The Social Security trust fund should last until 2037. But the money in that fund is actually spent by the government to buy Treasury bonds. And when you think about it that way, the trust fund is more like a collection of IOUs the government has written to itself.
“A lot of people — because there is this large Social Security trust fund on paper — are tempted to believe that the financing problems are much further away than they actually are,” Blahous says.
In a book out next month, Social Security: The Unfinished Work, Blahous writes about what he calls “the mounting cost of delay” in dealing with the long-term solvency of Social Security.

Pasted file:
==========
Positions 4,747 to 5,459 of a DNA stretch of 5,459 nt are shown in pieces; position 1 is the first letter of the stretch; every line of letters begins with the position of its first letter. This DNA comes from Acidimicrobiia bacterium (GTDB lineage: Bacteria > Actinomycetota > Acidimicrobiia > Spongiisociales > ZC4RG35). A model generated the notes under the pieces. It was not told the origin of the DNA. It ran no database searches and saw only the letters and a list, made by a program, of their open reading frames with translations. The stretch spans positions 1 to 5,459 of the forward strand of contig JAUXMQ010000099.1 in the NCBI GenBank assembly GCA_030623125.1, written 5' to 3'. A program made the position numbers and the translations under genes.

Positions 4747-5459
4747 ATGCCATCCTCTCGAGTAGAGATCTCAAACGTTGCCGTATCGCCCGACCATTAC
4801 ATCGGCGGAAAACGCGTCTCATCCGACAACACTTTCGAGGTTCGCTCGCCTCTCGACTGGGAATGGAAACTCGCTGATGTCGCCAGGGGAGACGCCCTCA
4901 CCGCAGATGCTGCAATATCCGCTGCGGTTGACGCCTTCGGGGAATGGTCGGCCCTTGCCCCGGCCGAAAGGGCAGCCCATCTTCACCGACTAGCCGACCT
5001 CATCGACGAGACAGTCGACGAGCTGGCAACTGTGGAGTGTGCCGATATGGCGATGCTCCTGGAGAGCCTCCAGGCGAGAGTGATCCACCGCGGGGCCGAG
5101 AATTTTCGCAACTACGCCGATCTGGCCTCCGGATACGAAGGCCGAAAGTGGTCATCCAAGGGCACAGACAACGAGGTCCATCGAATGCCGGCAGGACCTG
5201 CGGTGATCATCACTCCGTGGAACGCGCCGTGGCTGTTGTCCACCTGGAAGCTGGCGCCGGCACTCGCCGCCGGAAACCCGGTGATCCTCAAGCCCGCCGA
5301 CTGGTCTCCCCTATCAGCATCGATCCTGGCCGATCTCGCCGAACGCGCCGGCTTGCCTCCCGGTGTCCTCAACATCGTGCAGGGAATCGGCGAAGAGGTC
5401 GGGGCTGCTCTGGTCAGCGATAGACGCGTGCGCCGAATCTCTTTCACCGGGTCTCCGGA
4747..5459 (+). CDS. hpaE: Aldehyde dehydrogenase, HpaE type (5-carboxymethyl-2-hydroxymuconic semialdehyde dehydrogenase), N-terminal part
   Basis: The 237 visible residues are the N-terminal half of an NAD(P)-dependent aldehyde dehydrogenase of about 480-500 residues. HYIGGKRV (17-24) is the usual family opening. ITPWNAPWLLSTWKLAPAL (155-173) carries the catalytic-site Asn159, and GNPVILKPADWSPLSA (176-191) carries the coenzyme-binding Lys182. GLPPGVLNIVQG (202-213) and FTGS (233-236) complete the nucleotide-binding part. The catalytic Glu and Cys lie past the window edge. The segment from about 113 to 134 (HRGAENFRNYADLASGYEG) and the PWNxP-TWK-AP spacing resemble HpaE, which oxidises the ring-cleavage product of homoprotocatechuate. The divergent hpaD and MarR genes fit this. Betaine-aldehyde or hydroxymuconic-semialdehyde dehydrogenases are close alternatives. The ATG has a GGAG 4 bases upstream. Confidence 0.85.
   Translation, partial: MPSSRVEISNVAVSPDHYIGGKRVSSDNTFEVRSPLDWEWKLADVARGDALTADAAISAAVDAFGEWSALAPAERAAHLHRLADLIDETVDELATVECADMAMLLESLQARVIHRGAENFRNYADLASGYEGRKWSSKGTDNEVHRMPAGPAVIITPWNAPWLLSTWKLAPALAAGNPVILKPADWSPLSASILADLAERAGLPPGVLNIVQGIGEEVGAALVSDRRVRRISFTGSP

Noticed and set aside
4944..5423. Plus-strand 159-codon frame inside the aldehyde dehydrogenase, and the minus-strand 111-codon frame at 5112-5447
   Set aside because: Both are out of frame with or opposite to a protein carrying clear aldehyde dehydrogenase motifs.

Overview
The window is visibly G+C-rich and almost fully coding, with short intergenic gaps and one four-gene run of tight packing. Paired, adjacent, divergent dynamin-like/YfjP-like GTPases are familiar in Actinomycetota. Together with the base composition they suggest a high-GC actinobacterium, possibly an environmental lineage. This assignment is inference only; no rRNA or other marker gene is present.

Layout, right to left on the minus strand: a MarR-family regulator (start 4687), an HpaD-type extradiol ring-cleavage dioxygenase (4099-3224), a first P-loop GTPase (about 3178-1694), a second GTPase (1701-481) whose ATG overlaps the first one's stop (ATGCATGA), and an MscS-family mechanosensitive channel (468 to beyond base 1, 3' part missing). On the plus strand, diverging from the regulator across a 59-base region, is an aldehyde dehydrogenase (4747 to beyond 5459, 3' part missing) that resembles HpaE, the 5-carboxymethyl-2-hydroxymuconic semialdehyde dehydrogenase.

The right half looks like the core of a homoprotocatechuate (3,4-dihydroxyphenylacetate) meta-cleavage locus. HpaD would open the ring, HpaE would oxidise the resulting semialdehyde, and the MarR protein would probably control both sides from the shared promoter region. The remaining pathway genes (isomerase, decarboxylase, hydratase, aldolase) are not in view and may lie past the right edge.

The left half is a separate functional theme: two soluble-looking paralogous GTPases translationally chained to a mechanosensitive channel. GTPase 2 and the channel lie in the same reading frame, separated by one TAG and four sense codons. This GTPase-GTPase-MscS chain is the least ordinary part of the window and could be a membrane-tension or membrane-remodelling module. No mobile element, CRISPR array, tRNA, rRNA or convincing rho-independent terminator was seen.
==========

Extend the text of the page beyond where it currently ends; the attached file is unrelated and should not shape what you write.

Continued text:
It’s politically difficult to change or reduce benefits for people about to retire or who are already retired, Blahous argues. And with baby boomers reaching retirement age in droves, each year without reform excludes millions of Americans from reform.
On Social Security: Act Now, Save Later
Blahous says the government can ease the pain by enacting reforms that are very gradual — such as the Bowles-Simpson proposal to raise the retirement age from 67 to 69 over 48 years after 2020. “You can smooth out the changes so that any particular birth cohort or income group is not going to feel the changes terribly acutely,” he says.
The problem, he says, is that politicians have little incentive to enact changes that won’t be felt for 30 years. Link to Story here: